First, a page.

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Reference Management Software

Citing Sources to Avoid Plagiarism: Not an Automated Process

The mechanics of citing sources and formatting the bibliography can be automated to some degree by using a software.  However, you are still responsible for choosing and evaluating the source of information for their credibility, reliability, authoritativeness, accuracy and purpose (CRAAP). 

Software and citation generators are not foolproof; be sure to double-check spellings, details of the publication should be part of the editing process.

If you are need to, talk to your course instructor or Ask a Librarian !


Why you must cite your sources?


Which and when?

Which sources & when to cite?


Components of a citation

When citing a source, there are two components: 

  1. The In-Text notation
  2. The Bibliography (aka List of References).

Both components are expressed in a citation style (e.g. APA style 7th ed. or IEEE style) in a specific way. Generally, you use the citation style as required by the discipline/subject that you work in, and/or as specified by the journal or by the coordinator of the course/module. It is thus important to read the submission guidelines and formatting instructions carefully.

Common citation styles are found here.

In-Text Notation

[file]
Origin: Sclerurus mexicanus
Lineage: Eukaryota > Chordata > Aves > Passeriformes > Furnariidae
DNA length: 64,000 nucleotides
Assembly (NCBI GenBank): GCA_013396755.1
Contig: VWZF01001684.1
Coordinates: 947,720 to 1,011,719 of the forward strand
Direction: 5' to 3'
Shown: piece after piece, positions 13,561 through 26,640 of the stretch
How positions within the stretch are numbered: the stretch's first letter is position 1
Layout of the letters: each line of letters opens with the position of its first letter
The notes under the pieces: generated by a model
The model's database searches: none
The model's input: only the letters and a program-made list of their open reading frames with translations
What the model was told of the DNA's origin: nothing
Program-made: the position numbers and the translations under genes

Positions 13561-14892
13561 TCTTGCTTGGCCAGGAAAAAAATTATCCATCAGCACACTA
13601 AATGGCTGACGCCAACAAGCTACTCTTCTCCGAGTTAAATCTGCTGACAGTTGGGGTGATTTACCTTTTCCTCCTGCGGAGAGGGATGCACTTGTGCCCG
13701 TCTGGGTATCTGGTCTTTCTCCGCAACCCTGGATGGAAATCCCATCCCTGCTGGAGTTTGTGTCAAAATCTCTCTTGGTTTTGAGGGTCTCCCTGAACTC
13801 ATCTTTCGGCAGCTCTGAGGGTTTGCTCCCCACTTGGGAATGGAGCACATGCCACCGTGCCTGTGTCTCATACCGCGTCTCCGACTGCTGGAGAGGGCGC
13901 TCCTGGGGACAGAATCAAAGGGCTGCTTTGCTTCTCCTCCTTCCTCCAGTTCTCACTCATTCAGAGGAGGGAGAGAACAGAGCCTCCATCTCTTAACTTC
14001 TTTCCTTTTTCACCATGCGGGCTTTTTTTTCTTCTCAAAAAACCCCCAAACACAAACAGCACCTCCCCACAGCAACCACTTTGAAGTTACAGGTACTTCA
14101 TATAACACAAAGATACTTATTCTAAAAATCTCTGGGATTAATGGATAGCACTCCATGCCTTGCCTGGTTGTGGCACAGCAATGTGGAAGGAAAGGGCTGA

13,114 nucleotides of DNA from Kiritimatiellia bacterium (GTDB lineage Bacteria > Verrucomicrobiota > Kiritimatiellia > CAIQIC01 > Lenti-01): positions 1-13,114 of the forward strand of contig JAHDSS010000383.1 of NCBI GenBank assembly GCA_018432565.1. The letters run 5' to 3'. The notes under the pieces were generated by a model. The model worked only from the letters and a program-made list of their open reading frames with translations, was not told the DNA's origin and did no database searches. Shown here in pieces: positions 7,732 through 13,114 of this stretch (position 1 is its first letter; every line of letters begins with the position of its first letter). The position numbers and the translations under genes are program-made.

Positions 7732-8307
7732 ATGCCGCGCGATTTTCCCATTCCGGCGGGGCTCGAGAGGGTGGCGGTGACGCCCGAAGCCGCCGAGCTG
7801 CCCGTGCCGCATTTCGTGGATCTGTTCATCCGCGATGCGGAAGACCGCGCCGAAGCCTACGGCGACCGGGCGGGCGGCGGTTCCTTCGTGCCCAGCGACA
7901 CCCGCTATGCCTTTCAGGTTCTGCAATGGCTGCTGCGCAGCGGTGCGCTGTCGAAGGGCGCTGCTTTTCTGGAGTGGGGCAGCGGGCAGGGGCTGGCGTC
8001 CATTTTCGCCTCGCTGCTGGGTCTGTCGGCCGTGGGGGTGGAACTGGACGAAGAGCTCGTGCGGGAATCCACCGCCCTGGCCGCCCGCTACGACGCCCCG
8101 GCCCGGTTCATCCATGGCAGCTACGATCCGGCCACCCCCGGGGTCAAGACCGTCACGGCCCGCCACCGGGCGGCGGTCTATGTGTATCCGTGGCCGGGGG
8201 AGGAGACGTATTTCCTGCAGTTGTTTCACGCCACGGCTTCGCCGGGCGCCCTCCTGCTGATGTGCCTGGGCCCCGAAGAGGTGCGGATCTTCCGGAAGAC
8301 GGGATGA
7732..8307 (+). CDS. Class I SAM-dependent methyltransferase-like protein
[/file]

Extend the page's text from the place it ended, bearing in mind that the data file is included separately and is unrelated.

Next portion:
Generally, the types of In-Text notations are:

Author-Date (Wilkinson 2021) OR (Smith, 1999)
Numbered [1 ] OR (4,5,6)
Number in superscript
(footnote number)
According to ... a tentative statement.14


The Author-date and Numbered notations are shown here:

Bibliography or The Reference List

Most citation styles require you to list the references in full at the end of the document on a fresh page.

The order of the bibliography will vary according to the citation style requirements. Some styles require the bibliography to be sorted alphabetically according to the author's family name (see Fig.1 ). Others require you to order it according to the order of appearance in the document. Please consult the manual or handbook of the citation style if you are unsure.

Footnote citation styles such as the Chicago style will require that you list the reference in full at the first instance, and it should appear at the bottom of the page where the footnote appears (see Fig.2).

Fig. 1: A bibliography arranged alphabetically
by family name of the authors.

Fig. 2: Footnote notation, followed by details at
the bottom of the page.



Images are reproduced from Han Ming Guang's Masters-level thesis with permission.